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Britta’s Journey ~ An Emigration Saga

Britta longs to see her father after what seems a lifetime of separation...

 After waiting four long years, twelve-year-old Britta finally departs with her family to join her father in America. Britta thrills at the prospect of seeing him in just a few weeks, but circumstances stretch their journey to months.

Based on the true story of a family’s1904 emigration, Britta’s Journey relates a young girl’s experience as she travels across two seas to a new life. Britta remains hopeful in spite of her family’s many trials, through which she discovers inner strength and resourcefulness she never guessed she had.

Historically accurate, Britta’s Journey is a rare venture into American emigration This book will bring history alive as it touches the hearts of young and old readers alike.  

 
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Writing Britta's Journey…

was a grand adventure of research and interviews with my spunky, elderly neighbor, Eleanor Stone, who had written a chapbook about her family's emigration and homesteading in NE Minnesota.


After losing three children to illness in Finland, Johan Erik Jacobson traveled alone to America in 1900, hoping to send for his family within a year. They never imagined it would be over four years before they saw each other again.

 
 
This photo of the Jacobson family was taken in Finland before they traveled to the United States in 1904. Little did they know that they’d be stranded in England all summer with no money.

This photo of the Jacobson family was taken in Finland before they traveled to the United States in 1904. Little did they know that they’d be stranded in England all summer with no money.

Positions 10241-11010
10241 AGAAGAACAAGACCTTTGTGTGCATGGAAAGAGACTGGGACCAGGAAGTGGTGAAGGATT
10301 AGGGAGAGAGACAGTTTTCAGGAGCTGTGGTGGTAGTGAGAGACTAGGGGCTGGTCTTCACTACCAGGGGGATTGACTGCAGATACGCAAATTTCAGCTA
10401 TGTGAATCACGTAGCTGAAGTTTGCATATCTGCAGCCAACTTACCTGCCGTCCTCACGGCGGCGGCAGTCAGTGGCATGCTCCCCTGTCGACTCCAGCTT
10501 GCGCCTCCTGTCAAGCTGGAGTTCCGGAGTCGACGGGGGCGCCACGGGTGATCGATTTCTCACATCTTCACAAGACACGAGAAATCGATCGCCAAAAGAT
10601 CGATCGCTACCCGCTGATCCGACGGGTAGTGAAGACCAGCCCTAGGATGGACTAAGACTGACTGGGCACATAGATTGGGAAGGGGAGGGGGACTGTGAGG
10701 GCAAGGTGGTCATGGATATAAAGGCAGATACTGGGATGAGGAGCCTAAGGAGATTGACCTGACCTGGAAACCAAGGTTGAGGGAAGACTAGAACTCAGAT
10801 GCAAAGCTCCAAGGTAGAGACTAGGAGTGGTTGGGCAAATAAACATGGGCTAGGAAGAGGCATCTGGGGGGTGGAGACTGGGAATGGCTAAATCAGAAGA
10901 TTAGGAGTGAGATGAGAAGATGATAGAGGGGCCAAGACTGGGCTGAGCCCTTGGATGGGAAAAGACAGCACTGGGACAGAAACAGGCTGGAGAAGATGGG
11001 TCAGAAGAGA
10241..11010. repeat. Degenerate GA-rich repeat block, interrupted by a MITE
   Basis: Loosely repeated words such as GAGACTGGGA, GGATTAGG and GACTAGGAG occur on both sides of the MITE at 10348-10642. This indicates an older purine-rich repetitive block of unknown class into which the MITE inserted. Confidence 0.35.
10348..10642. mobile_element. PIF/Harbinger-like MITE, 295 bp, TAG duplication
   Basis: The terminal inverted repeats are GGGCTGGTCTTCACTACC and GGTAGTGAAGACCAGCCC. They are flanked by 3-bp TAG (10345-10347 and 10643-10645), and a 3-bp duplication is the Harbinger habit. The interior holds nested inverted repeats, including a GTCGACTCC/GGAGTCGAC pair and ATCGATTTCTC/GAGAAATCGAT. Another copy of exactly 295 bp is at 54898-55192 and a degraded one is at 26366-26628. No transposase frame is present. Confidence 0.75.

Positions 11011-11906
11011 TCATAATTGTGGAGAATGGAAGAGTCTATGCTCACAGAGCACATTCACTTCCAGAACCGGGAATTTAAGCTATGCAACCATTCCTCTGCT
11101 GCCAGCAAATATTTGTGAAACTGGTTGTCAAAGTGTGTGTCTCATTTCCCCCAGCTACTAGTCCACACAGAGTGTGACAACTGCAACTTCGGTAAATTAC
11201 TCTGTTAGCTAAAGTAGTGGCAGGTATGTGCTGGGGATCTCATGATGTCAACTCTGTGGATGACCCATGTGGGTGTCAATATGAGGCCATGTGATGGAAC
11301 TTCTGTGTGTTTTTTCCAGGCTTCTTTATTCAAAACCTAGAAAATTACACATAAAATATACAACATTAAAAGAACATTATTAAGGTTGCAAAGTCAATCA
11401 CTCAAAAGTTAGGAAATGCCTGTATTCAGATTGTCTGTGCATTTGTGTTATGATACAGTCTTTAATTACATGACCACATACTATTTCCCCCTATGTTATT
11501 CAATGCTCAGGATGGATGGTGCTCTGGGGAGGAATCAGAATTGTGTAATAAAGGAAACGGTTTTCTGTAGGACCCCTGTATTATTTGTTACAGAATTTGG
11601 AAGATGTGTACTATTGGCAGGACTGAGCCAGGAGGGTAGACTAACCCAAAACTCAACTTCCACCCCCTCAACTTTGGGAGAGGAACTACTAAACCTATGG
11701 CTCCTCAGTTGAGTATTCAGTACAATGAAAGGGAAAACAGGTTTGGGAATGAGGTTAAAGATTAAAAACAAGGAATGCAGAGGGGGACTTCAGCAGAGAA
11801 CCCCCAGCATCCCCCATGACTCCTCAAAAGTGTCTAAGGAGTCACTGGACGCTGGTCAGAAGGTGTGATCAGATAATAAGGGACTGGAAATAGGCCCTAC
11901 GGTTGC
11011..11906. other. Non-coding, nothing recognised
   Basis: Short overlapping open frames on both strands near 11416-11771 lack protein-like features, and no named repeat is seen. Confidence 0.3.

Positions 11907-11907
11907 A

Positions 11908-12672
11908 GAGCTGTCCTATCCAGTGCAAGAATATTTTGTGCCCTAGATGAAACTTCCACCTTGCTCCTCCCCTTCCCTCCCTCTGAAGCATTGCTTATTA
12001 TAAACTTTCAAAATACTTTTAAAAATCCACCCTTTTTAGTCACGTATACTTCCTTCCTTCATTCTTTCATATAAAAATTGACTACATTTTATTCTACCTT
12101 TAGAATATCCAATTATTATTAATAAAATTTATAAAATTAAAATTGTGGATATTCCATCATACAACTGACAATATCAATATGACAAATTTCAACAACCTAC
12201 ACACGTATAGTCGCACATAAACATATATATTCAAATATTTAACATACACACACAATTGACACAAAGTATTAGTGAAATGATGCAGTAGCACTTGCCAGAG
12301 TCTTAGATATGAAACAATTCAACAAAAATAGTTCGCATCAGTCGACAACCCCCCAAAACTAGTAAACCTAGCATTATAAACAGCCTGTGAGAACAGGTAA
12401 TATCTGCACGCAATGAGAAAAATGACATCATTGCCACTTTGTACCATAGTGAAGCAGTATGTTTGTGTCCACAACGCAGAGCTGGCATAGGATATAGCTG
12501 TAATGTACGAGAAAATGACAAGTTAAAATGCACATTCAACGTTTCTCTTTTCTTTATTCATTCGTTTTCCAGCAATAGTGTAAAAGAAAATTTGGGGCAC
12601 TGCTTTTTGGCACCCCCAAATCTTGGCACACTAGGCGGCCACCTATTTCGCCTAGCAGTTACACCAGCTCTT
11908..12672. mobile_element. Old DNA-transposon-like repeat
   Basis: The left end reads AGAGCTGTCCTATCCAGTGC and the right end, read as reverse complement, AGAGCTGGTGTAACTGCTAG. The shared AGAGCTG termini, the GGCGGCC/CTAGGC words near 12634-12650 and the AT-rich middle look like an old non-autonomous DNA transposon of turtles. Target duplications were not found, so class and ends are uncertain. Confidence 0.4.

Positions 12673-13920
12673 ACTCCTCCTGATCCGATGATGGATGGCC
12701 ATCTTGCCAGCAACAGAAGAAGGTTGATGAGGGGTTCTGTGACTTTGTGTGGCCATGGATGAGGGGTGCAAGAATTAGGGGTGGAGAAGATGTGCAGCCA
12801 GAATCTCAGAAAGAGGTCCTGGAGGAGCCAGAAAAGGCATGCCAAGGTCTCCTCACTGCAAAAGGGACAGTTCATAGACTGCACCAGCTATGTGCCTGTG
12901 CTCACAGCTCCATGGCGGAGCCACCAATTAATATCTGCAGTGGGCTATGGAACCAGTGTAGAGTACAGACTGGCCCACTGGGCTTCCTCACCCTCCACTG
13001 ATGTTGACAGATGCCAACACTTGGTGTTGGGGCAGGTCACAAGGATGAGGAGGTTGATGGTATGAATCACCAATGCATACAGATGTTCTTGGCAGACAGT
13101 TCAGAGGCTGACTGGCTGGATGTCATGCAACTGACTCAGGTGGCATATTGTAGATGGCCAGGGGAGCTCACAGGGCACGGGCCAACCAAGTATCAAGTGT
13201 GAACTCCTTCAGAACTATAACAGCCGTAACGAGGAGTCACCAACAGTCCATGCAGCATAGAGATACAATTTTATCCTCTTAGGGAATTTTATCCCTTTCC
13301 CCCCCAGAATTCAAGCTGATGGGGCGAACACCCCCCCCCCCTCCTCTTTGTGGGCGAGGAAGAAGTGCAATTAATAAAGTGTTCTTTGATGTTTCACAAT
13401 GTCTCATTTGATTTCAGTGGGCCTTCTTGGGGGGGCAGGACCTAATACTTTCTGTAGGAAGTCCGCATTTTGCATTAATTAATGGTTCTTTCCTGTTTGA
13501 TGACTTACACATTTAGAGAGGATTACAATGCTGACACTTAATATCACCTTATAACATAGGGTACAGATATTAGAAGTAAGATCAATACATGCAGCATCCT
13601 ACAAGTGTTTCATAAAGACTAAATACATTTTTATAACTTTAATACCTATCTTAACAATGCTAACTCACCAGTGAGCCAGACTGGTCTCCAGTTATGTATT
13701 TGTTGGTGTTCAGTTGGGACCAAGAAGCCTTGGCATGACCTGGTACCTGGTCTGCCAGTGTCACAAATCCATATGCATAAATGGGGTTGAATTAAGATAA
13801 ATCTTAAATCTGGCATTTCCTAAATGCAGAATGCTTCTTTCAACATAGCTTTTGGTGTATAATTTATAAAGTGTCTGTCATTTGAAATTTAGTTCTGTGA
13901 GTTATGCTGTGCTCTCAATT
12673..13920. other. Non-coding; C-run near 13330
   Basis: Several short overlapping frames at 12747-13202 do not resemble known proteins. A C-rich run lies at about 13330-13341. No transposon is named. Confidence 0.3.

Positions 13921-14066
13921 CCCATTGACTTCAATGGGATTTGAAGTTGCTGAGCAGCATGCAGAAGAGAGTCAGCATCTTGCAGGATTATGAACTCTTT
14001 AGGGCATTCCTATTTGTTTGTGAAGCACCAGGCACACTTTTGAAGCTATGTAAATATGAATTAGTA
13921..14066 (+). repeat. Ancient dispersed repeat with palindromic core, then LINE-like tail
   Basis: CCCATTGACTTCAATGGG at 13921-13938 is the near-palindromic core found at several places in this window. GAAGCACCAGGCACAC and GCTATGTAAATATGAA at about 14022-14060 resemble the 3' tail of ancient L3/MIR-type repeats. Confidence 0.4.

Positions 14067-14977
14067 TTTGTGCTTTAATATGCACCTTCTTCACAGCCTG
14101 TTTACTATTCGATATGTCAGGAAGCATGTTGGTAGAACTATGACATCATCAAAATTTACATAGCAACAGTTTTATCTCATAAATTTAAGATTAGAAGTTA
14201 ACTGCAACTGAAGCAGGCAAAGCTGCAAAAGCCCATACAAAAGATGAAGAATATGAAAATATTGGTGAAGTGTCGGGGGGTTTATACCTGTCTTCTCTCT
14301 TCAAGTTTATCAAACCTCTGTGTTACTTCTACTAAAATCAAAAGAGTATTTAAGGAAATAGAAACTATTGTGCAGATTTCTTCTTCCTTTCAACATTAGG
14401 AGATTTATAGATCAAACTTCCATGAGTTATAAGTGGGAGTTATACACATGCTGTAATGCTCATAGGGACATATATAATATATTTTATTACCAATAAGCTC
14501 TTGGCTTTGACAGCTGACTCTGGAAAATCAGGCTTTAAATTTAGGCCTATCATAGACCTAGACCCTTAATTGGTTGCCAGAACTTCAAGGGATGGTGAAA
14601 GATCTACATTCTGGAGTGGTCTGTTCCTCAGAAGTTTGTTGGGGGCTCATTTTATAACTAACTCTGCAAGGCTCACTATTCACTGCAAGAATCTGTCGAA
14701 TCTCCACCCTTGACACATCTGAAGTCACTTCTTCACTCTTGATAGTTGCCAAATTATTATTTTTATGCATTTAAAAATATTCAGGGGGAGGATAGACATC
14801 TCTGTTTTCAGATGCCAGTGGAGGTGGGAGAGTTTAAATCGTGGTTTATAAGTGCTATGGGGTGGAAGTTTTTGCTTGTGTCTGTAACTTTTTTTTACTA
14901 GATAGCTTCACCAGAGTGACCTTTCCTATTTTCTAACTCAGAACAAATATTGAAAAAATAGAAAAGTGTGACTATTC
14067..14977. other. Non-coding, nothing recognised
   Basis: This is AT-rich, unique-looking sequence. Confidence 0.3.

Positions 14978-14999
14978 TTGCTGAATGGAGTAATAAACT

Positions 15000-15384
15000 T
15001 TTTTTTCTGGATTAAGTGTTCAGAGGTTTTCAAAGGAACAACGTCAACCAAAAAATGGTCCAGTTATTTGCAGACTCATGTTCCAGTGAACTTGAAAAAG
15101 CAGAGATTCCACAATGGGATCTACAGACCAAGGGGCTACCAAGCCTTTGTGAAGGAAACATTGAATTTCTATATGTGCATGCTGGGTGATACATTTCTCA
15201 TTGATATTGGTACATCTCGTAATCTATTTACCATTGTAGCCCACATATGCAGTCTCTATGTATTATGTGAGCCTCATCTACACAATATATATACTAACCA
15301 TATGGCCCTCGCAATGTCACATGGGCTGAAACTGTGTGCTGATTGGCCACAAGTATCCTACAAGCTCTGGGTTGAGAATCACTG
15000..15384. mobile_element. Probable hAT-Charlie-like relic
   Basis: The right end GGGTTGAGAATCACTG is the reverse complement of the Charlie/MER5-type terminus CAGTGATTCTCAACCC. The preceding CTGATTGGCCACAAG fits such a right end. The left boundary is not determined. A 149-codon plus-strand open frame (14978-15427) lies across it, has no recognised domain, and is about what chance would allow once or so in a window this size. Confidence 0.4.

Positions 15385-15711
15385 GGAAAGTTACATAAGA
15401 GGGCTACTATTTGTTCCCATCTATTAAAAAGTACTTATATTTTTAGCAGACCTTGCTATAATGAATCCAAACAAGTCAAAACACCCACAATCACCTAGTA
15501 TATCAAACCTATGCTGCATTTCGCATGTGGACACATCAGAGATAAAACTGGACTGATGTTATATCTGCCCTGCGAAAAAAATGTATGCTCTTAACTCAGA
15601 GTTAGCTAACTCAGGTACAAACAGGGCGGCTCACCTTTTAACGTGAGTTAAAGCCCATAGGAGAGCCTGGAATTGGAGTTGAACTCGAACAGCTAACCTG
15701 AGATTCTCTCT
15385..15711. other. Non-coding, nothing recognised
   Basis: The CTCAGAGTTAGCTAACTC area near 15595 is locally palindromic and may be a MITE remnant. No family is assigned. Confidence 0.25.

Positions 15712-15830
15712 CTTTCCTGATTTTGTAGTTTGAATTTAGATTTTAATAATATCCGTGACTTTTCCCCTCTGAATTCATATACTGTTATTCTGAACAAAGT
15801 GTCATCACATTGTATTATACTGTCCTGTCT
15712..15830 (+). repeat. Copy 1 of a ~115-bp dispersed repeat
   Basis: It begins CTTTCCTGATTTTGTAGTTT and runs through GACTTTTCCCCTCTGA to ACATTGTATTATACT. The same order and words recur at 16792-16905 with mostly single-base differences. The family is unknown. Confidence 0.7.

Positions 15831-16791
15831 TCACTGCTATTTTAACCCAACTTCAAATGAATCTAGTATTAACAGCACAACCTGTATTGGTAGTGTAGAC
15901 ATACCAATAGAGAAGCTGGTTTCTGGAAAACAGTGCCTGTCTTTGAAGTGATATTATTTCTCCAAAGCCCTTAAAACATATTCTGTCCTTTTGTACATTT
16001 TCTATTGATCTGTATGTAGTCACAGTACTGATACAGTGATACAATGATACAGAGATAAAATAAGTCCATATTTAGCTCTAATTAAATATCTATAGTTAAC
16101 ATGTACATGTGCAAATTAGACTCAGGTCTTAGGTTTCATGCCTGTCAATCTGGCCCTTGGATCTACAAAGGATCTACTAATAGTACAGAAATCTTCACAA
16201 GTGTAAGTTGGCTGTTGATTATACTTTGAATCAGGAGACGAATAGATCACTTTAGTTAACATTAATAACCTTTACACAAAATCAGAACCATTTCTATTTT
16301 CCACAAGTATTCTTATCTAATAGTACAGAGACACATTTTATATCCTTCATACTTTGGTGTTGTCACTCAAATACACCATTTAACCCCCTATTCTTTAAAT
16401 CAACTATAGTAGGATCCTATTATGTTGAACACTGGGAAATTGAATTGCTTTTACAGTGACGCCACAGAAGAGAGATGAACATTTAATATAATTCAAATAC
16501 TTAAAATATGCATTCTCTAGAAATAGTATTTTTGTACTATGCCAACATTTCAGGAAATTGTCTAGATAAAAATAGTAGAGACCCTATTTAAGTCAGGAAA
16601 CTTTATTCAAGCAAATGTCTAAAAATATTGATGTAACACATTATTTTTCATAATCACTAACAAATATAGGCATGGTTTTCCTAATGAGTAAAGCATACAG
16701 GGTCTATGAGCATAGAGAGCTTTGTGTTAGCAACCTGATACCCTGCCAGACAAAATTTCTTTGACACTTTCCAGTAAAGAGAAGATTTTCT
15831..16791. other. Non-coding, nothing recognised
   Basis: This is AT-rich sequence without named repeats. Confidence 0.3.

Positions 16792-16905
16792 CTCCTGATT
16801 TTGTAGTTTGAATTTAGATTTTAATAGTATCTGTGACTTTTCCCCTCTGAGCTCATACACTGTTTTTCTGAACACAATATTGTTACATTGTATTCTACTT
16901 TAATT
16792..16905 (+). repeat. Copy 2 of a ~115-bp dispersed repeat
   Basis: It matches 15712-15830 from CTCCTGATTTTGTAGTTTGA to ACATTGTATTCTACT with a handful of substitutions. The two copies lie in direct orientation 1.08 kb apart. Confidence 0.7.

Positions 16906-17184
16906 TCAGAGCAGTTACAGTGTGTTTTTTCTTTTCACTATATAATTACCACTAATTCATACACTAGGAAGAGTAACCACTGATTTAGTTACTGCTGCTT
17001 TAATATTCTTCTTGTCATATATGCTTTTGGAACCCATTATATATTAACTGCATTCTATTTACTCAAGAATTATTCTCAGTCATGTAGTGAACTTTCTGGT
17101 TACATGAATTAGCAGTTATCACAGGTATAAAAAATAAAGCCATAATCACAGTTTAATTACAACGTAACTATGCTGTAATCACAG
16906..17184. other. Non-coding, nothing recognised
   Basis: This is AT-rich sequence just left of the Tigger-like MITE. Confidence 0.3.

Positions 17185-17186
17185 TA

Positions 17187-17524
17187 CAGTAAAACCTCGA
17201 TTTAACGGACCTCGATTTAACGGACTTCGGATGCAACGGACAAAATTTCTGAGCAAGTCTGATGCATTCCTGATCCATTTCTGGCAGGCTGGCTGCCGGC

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No wonder…

It's no surprise that it took Johan four years to save enough money for his family of five to come to America, especially given the low wages that immigrants made in the mines. In addition to the fare from Liverpool, he had to provide funds for a train ride to Hango, Finland, a ship to Hull, England, and transport across England to Liverpool

 
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Expensive!

Although this may not seem expensive to us, Britta’s father probably made about $2 a day, barely enough to live on. It’s no wonder it took years to save passage for five people from Finland to New York.

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The Train ride


This illustration by Gail Alden Hedstrom, depicts what the train ride might have been for Britta and her family from their home near Vaasa to the port at Hango. There they caught the Arcturus, shown on the right, which took them on a rocky ride across the Baltic Sea to Hull, England.

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The first voyage

Britta’s family took a train to Hango, Finland, and from there they boarded the Arcturus, which took them on a rocky ride across the Arctic Sea to Hull, England.

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A delay

Emigrants had to spend a night or two at an emigrant hotel in Hull England, much like this one in Hanko. Rooms filled up quickly, so Britta and her family ended up sleeping on the floor of the hotel’s lobby.

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Life in a train car

Another illustration by Gail Alden Hedstrom depicts Britta cleaning out the railway car they lived in all summer in Liverpool when they were denied passage on the ship because...well, read the book!

At long last…

The family was finally able to board the Baltic for their trip to America, three months after leaving Finland. It was a LONG summer, and a long voyage.

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New York Harbor!

At long last, Britta’s family arrived in New York, eager to see Papa after four years without him. Of course, there were many adventures along the way, and Britta has proven to be a valuable asset to her family along the way.